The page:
Wednesday, July 28, 2010

nectarine brown butter buckle

baked, buckled

I have to apologize in advance: this is a cookbook reject. I know! “A reject?!” you’re probably thinking. “Now why would I want your rejects?” Because this is a delicious reject; it failed because I decided to go in another direction, such a different direction that about the only thing the other one has in common is the word “buckle” and I’m probably renaming it anyway. Gosh, I sure like to make things difficult, though that’s not really news.

jersey nectarines
nectarine sections

Needless to say, working on a cookbook is keeping me busy. Well, that and this (and this lost kneecap; we can’t find it anywhere!). I’m learning a lot I probably should already know. Just Monday, I learned that if I didn’t bake a cake long enough, it would sink in the middle! The week before, I realized if I had my camera on the wrong settings, everything would come out blurry and I’ve have to start all over again. Because I’m cooking seasonally, I’ve learned that things only go out of season when you need them most. (Rhubarb, baby, come back! I wasn’t finished with you!)


But mostly, however, it’s been fun. For years, I’ve kept lists of things I thought I might like to make one day. Now, I’m shaking them down and seeing what they’re worth. Some of them — like this — were pretty formed ideas that worked almost exactly the way I’d hoped they would. Those times are awesome, by the way. Others I’ve looked at and said “What the heck is a ‘butter mustard sauce’, Circa 2007 Deb?!” Friends, I still have no idea but if you figure it out, I apparently wanted to dip pretzels into it real bad a few years ago. Actually, I still kind of do, so hurry if you can.

nectarines, not buckled in yet

So how about this buckle? At any time, there are two versions of something brewing. This came out of “Buckle Week”, which spilled (oops, but typically) into Buckle Month but it didn’t get evicted from the lineup because we didn’t enjoy eating it, promise. Need convincing? There is butter in here, butter that has been browned. It shows up in two places, the cake and the streusel. Nestled in this cake are hearty wedges of perfect summer nectarines, a sweet/tart contrast in a sea of rich cake. Cakes like this are called buckles because as the cake bakes, it “buckles” around the fruit. They taste a lot better if you don’t badly overbake them, like I did. (Details.) They will make you friends if you bring them to a pot-luck. But it can be our secret if you hoard it for yourself.

nectarine brown butter buckle
nectarine brown butter buckle

One year ago: Cantaloupe Salsa
Two years ago: Herbed Summer Squash and Potato Torte and Chocolate Hazelnut Biscotti
Three years ago: Zucchini Bread

Nectarine Brown Butter Buckle

The brown butter flavor in this cake is woefully subtle; I’d hoped it would be louder but there are too many other flavors clamoring for your tastebuds’ attention. This isn’t a bad thing, really.

Just a heads-up on the baking time; I had a hard time guessing when the cake was done. I felt that it wasn’t at 45 minutes, and kept going, landing myself with a burnt bottom cake. Oops. The wetness of the nectarines makes it hard to tell whether your toothpick is picking up raw cake batter (bad) or just a really moist one (good), but I feel pretty confident that if I’d removed it at 40 to 45 minutes, it would have been just fine.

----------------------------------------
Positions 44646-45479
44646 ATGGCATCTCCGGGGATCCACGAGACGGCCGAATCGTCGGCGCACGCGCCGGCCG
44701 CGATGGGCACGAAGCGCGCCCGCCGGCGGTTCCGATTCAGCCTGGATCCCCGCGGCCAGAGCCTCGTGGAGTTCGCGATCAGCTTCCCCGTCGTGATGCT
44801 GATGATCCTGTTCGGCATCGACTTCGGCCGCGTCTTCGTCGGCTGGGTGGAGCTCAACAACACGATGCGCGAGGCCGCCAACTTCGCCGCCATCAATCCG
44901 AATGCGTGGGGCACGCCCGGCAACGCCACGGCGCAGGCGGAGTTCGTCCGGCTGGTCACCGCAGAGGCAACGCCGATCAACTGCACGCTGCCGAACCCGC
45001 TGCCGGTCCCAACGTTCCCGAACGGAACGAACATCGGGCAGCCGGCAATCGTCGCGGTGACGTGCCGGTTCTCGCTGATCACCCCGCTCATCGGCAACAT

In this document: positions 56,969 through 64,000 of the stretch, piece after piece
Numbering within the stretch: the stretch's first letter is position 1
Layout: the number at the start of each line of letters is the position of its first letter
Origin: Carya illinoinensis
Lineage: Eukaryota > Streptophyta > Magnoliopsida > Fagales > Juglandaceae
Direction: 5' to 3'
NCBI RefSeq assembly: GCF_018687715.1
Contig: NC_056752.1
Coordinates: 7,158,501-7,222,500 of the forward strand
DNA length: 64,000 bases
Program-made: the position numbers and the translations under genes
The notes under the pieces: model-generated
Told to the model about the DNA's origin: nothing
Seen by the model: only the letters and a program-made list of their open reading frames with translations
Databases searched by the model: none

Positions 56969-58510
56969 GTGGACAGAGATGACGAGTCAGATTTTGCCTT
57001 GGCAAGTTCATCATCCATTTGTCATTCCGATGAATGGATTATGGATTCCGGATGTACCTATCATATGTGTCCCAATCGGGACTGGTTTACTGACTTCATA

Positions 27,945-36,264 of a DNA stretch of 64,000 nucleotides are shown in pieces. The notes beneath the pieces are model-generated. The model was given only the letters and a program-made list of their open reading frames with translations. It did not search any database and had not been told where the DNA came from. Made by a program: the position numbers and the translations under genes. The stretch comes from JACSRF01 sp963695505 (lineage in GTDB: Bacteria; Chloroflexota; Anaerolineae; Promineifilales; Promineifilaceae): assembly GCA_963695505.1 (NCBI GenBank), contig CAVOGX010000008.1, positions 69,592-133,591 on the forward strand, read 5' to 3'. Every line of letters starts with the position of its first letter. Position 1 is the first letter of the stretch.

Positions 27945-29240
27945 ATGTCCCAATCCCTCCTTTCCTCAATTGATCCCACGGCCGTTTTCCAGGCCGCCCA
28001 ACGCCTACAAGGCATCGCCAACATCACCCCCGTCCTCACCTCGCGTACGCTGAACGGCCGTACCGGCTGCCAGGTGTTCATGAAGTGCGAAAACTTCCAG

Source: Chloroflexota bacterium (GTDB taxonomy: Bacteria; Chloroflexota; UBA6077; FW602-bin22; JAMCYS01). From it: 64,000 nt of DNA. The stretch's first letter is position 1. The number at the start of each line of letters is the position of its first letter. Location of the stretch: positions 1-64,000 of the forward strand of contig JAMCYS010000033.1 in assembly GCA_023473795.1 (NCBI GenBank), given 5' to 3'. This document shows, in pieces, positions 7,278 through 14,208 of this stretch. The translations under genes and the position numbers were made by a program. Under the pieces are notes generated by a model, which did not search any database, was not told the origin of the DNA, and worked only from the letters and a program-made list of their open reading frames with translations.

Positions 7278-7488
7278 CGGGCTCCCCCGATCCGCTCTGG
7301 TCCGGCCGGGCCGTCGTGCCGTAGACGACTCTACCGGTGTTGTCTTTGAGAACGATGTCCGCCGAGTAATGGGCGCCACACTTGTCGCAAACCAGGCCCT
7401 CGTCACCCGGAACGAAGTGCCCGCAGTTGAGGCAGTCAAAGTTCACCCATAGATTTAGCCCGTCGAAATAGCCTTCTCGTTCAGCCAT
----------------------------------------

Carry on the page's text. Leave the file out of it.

3/4 cup (6 ounces or 170 grams) unsalted butter, plus additional for greasing pan
1 1/2 cups (6 3/4 ounces or 190 grams) all purpose flour
2 teaspoons (9 grams) baking powder
3/4 teaspoon (4 grams) salt
Pinch of allspice
1 cup (7 ounces or 200 grams) sugar
2 large eggs
2/3 cup whole milk or buttermilk
1 1/2 pounds nectarines, halved, pitted and cut into 1/2-inch thick wedges (about 4 cups)
1 tablespoon lemon juice

Reserved butter from cake (above)
1/2 cup (3 1/2 ounces or 100 grams) sugar
1/2 cup (2 1/4 ounces or 64 grams) all purpose flour
1/4 teaspoon cinnamon
Pinch of salt

Brown your butter: Melt butter in a small/medium saucepan over medium-low heat. It will melt, then foam, then turn clear golden and finally start to turn brown and smell nutty. Stir frequently, scraping up any bits from the bottom as you do. Keep your eyes on it; it burns very quickly after it browns. Set aside and let cool (the fridge will hasten this along).

Prepare you pan: Preheat oven to 350°F. Line the bottom of a 10-inch round cake pan, springform or cast iron skillet with parchment paper and butter the paper and rest of the pan generously; set aside.

Make the cake: Whisk flour, baking powder, salt and allspice in medium bowl to blend. In a large bowl, whisk together 1/2 cup cooled browned butter (set aside remaining 1/4 cup for topping), sugar and then eggs, one at a time. Stir in milk or buttermilk. Stir dry ingredients into this wet mixture; mix until just combined and spread batter in prepared pan. Toss nectarine wedges with lemon juice and arrange them in a single layer on top of the batter.

Make the streusel and bake the cake: Stir remaining brown butter, sugar, flour, cinnamon and salt together until large crumbs form. Sprinkle the nectarine-topped batter with crumbs. Bake until top is golden brown and tester inserted into center comes out with moist crumbs, about 40 to 45 minutes. Let cool in pan for 5 minutes before flipping out onto a cooling rack.


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